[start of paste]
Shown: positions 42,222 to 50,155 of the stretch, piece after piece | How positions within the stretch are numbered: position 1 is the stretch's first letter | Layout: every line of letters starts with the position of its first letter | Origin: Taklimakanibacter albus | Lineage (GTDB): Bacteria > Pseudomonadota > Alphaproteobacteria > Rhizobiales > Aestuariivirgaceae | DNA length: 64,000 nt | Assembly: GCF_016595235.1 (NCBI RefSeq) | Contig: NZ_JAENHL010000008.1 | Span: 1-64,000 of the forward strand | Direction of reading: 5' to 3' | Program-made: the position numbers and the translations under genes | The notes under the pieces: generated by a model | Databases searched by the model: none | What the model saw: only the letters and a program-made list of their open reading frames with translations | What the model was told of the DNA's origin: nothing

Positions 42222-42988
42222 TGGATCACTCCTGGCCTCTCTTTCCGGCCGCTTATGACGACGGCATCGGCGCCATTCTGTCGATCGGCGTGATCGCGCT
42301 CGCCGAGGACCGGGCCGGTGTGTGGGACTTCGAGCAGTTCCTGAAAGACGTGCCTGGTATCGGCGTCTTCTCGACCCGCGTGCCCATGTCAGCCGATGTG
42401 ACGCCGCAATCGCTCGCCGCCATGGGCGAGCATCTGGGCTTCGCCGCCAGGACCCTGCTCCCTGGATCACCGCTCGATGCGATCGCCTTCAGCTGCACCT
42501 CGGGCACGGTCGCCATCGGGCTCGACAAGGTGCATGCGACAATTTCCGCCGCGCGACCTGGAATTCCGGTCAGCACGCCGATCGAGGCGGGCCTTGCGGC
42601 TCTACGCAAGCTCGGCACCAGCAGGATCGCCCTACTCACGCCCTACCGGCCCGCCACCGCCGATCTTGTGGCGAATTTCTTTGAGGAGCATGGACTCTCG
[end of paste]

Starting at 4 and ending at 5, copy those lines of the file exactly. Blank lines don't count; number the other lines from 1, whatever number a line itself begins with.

42301 CGCCGAGGACCGGGCCGGTGTGTGGGACTTCGAGCAGTTCCTGAAAGACGTGCCTGGTATCGGCGTCTTCTCGACCCGCGTGCCCATGTCAGCCGATGTG
42401 ACGCCGCAATCGCTCGCCGCCATGGGCGAGCATCTGGGCTTCGCCGCCAGGACCCTGCTCCCTGGATCACCGCTCGATGCGATCGCCTTCAGCTGCACCT